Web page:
Availability: Only 1 available
Sterling silver, Oxidized, Engraved
Only 1 available
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- Additional Information
- Artist Bio
Sterling silver, Oxidized, Engraved
|Dimensions||1.25 x 6.75 "|
Henry Green was born in 1956 and raised in Port Simpson, on the coast of British Columbia. Raised within a family and community rich in tradition, Henry’s earliest training was with his father who introduced him to the trading language of Chinook. Green credits Haida artists Freda Diesing and Don Yeomans in particular for stimulating his interest in carving, and George Clutesi for developing his appreciation for storytelling.
Henry Green has completed formal art training at the Emily Carr College of Art and Design in Vancouver, British Columbia (1986 – 87) and at the Institute of San Miguel D’Allende in Mexico (1982 – 83).
As well as an exceptional designer, Henry Green is a highly accomplished engraver and carver. Henry is strongly committed to native education and land claim initiatives. Known for maintaining a traditional northern form along with achieving a great deal of relief carving within the context of jewelry, his work can be found in many private and corporate collections. Henry Green is a master carver and his work is highly sought by local and international collectors.
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Price upon request
Sterling silver, Engraved
The Supernatural Log is more commonly referred to as Snag or Ts’Amos (Alternate spellings: Ttaamuus, Tsamaos). He is the personification of the seafaring Haidas’ obstacles while on the ocean in canoes; driftwood or deadheads. The Snag is an amorphous supernatural creature both in artwork and in legend and first appeared as a crest figure of families along the Skeena River. It is believed to have first appeared on jewelry designs by the famed Charles Edenshaw, whose father took the Snag as a crest.
A Snag can vary in appearance, much like the driftwood it imitates, but it almost always has a snag (deadhead) for a dorsal fin. It can be as simple as a dead log with a tail that can swim against the current. It can be a huge sea lion with dorsal fins and blowholes, or an enormous grizzly bear with a downturned mouth like a dogfish. It can be a hybrid of bear and Killerwhale, or raven and Killerwhale, with multiple bodies. It can be a large frog covered in seaweed with a snag sticking out of its back, and can even be a canoe or a schooner. Most visible at the change of tides, the Snag, if angered can breach and land on canoes, smashing them to bits. He also can make huge waves to capsize boats. The Snag was frequently featured as a protective figure on Bentwood Boxes that contained treasured artifacts, and is frequently depicted with Raven, its counterpart.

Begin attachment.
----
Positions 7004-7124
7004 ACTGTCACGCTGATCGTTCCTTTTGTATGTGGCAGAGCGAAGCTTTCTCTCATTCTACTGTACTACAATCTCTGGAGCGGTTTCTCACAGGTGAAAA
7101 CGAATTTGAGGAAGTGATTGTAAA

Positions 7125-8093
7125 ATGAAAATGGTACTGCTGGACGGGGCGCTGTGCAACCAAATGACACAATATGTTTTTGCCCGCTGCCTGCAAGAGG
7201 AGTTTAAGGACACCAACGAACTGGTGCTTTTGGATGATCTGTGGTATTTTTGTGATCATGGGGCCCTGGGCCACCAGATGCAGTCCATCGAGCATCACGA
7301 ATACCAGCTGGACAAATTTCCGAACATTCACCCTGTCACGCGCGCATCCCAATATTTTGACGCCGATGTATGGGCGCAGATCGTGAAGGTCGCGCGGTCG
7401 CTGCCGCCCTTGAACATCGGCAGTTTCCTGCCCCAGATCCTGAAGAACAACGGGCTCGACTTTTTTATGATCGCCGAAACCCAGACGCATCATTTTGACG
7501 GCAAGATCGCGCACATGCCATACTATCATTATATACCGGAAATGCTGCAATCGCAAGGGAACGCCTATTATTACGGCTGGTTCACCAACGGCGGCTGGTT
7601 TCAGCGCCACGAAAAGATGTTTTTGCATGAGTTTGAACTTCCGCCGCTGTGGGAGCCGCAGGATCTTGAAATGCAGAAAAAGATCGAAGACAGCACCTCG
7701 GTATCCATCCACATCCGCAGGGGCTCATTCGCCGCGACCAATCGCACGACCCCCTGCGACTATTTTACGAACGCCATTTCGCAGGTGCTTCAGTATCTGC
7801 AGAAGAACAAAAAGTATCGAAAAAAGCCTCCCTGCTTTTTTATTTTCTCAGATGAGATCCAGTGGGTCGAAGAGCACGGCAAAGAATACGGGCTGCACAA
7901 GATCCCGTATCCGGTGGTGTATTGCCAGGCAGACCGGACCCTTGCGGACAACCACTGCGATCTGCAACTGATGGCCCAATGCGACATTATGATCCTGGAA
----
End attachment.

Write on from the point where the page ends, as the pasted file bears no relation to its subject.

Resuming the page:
The Snag is a very important feature in the Haida legend of How the World Was Formed. Before there was the world as we know it, Raven was flying and flying and flying, and finally came to rest on a single rock, which was the tip of Haida Gwaii and the beginning of the world. This rock, was supported beneath (from the undersea world) by a stone house pole, which was in fact the fin of the Snag. It is therefore common to see the Raven and Snag in conjunction in Haida art. The Snag figure can be seen as an acceptance of responsibility for supporting the world, similar to the Atlas figure in Greek mythology.
It is believed the legends around the Snag was a warning for those who travelled by canoe to be more wary of their surroundings, especially at the change of the tides, and keep them alert on the water. When the tides change, deadheads and hidden logs or obstacles can suddenly appear and be a danger. As the Haida relied on trade with Mainland Nations to survive, it was pertinent for them to be adept at sea, paddling the vast distances to and from the islands to the coast.
Other works by this artist
Hide, Acrylic paint, Sinew with Yellow Cedar wood frame
Maple wood base is an extra cost, please inquire for more details
Drum only: 21 x 21 x 2″
Drum including base: 22.75 x 20.5 x 5″
The drum is considered one of the main percussive instruments, along with the rattle, which was used in traditional Northwest Coast ceremonies and cultural events. Its beat provides the basis from which dances, songs and oral histories are performed during a Potlatch.
Chilkat references the beautiful blankets originally created by the Chilkat tribe near Alaska. These intricate blankets were created only by those noblewomen in the community who had the inherited right to do so.